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Even The Mandalorian’s Katee Sackhoff says Bo-Katan doesn’t earn your ‘trust’

While looking back on season 2, she considers the many other shows she’s worked on

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Pedro Pascal, in costume as The Mandalorian Din Djarin, and Katee Sackhoff as Bo-Katan Kryze. Photo: Francois Duhamel/Lucasfilm
Charlie Hall is Polygon’s tabletop editor. In 10-plus years as a journalist & photographer, he has covered simulation, strategy, and spacefaring games, as well as public policy.

Katee Sackhoff, who played Bo-Katan Kryze on The Clone Wars and in season 2 of The Mandalorian, says fans should be wary of her character’s motivations. In a wide-ranging interview with Polygon, she discussed her role in the Star Wars universe and her career as a whole — including a tease for season 2 of her Netflix science fiction series Another Life.

Sackhoff first portrayed Bo-Katan in 2011, in Star Wars: The Clone Wars season 4. The character is a native-born Mandalorian, and the rightful ruler of the planet Mandalore. Season 2 of The Mandalorian finds her on the trail of the legendary Darksaber — a quest that puts her directly into conflict with the series’ hero, Din Djarin, played by Pedro Pascal.

“For anyone who hasn’t seen Clone Wars, Bo-Katan didn’t necessarily start out on the right side of things,” Sackhoff tells Polygon, during a weekend appearance with Topps Digital at Wintercon in New York. “She thought that she was, but she is not completely good in this story, and she has had some some nefarious intentions, potentially, at one point. What I loved about the way that she was portrayed in [The Mandalorian] was that you don’t really know what she’s thinking, or where she lands, or if you’re supposed to like her or trust her.”

“At the end of season 2, we are in a position where we’ve set ourselves up with our hero to potentially be in conflict,” Sackhoff continues. “You don’t quite know if you’re supposed to root for her or not yet, and I love that. I love that gray area, because she’s not so black and white.”

Sackhoff rose to prominence playing another character with lots of gray area, Kara “Starbuck” Thrace, in the 2004 reboot of Battlestar Galactica. That series, and her role in particular, hewed very close to current events at the time. Battlestar famously engaged with the ethics of torture and the concept of civilian rule of the military, both hot topics after the Sept. 11 terrorist attacks and throughout the early years of the United States’ military campaigns in Afghanistan and Iraq.

Longmire and Vic make a house call.
Sackhoff with co-star Robert Taylor in a production still from Longmire.
Photo: Lewis Jacobs/Netflix

“I do appreciate, in the genre, that it is allowed to talk about things that you may not necessarily be able to talk about in something that is based in reality,” she says, “because it makes it more palatable. Sometimes, when something is so heavy-handed, it is hard for audiences to want to listen, and to be able to comment on current events and things that are happening. But if you place it in a genre like science fiction, you take away that ego that says, ‘You’re talking about me,’ and allow an audience to be affected by the current event, by the statements or comments on current events, without their own opinion getting in the way.”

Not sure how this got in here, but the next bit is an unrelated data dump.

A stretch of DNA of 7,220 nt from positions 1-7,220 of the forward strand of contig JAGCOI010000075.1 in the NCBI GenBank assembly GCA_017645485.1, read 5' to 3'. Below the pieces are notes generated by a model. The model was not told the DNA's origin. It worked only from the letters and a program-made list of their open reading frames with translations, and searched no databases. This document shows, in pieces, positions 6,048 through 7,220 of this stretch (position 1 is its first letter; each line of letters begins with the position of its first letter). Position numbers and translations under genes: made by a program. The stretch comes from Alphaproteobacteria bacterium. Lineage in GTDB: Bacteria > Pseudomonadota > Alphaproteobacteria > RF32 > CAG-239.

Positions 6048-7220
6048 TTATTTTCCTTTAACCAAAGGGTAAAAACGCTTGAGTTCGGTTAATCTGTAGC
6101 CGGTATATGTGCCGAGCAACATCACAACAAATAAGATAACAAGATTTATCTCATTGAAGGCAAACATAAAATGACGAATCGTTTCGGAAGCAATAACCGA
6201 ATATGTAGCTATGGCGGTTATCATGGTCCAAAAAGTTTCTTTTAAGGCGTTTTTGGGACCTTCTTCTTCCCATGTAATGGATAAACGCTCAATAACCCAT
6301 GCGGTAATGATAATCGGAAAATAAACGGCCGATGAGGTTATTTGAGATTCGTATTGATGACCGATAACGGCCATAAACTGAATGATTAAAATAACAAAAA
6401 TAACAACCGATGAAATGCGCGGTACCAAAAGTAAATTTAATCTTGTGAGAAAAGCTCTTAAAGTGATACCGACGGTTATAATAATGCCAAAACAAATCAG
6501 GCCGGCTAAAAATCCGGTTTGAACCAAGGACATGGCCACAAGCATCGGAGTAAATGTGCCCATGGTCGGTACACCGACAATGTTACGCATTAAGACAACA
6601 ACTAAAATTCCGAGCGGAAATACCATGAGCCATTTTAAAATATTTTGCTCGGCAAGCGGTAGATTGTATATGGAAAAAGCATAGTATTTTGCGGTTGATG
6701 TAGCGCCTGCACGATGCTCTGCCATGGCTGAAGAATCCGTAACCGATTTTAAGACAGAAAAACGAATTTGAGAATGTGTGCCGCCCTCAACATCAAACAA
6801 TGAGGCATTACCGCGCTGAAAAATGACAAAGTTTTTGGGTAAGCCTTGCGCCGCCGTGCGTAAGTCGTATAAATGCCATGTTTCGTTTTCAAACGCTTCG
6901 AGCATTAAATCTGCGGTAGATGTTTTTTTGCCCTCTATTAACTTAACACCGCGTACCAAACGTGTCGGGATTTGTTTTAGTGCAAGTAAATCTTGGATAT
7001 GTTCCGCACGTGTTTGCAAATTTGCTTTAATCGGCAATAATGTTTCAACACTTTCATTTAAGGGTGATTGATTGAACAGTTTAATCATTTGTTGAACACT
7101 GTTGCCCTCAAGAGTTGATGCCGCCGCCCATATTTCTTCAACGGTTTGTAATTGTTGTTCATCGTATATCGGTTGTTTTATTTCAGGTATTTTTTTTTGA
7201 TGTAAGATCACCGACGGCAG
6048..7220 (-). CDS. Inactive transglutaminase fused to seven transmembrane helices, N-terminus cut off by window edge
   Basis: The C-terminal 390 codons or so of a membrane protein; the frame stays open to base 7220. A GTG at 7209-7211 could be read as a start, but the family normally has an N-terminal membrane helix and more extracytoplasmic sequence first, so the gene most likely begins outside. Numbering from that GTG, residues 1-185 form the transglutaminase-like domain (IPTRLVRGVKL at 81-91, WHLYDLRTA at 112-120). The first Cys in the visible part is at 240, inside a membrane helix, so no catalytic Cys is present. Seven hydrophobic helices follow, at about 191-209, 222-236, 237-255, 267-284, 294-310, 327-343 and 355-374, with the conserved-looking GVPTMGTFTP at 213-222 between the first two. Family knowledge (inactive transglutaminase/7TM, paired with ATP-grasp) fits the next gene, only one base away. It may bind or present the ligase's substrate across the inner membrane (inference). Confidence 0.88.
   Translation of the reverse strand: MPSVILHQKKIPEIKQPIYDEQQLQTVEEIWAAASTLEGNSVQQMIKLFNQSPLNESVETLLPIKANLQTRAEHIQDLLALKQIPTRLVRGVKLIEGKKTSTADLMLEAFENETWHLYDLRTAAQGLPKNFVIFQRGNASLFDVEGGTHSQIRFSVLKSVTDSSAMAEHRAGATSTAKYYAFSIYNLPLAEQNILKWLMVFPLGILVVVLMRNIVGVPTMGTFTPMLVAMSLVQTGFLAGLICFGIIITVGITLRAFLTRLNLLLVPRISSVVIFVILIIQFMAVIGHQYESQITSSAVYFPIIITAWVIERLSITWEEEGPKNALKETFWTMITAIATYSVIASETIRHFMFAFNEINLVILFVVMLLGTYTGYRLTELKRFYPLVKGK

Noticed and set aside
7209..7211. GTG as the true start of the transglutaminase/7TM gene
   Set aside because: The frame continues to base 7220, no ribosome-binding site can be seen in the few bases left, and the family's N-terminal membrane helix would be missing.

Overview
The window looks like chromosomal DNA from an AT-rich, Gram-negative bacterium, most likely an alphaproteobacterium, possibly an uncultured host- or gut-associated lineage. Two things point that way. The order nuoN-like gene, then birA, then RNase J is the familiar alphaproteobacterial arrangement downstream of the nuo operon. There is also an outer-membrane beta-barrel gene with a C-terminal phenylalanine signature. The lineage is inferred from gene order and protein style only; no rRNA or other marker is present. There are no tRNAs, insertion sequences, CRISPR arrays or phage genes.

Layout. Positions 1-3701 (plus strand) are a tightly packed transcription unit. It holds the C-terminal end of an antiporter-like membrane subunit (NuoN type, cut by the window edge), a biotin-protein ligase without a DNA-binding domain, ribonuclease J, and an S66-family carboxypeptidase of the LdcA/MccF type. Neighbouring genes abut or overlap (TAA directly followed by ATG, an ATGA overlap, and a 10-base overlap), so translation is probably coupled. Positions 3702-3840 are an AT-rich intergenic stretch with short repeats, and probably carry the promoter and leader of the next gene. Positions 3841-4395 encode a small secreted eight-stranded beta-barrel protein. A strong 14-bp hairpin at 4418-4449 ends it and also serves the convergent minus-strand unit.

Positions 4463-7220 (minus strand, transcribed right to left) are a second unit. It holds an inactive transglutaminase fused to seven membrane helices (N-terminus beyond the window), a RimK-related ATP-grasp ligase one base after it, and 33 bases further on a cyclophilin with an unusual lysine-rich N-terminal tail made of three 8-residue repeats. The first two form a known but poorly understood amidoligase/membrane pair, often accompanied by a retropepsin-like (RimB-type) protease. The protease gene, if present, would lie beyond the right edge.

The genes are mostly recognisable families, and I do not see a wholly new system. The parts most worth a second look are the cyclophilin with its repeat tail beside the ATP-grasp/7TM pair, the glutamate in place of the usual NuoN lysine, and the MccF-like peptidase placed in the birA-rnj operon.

After Battlestar, Sackhoff starred in several different television pilots. Eventually, she found success in Longmire, a Western drama on A&E. The program was canceled in 2014, reportedly because its fanbase was too old, before Netflix picked it up. The show ran for three more seasons, ending in 2017 with a total of six.

Sackhoff says she particularly appreciates Longmire’s dedication to expansive storytelling. “There is a very specific pacing Westerns have that allows an audience the respect and the time to feel the journey and go along with them,” she says. “And Mandalorian does that too. It stretches things out, because they want to make sure that you’re with them. That’s what Longmire did, and I loved it.”

Between Longmire and The Mandalorian, Sackhoff was a producer of Another Life, a series with a decidedly younger demographic. She also played a starring role as veteran astronaut Niko Breckinridge, charged with herding a crew of young, ambitious voyagers on a mission to save the Earth. Sackhoff says the show was designed to be “popcorn.”

“It doesn’t take itself seriously,” Sackhoff says. “No one’s gonna send a group of 22-year-olds into space to save the world. These kids are out of control. I should have airlocked them all in the first five seconds. To me, it was the perfect mix of sensationalized fiction for a younger audience.”

A production still from Another Life showing Katie Sackhoff holding a wrench in the engineering area of a space ship. Image: James Dittiger/Netflix

Critical reception for the series was generally poor, but Sackhoff and her team have been given a second season, which will premiere later in 2021.

“We had some problems,” Sackhoff admits. “Going into season 2, we were aware of what the problems were. Netflix gave us the opportunity to fix them, which I love, and season 2 is insane. It’s so exciting. It takes everything that people love from season 1, removes some of the stuff that didn’t work, and then we move forward even stronger [...]. So I am really excited and hopeful that we’ll get a third season as well.”

Sackhoff has not been confirmed for season 3 of The Mandalorian, but it’s hard to see the series continuing without her. Her appearance, along with other significant changes in the story, seems to signal the next phase of its narrative, one that may focus on the iconic Star Wars villain Grand Admiral Thrawn.

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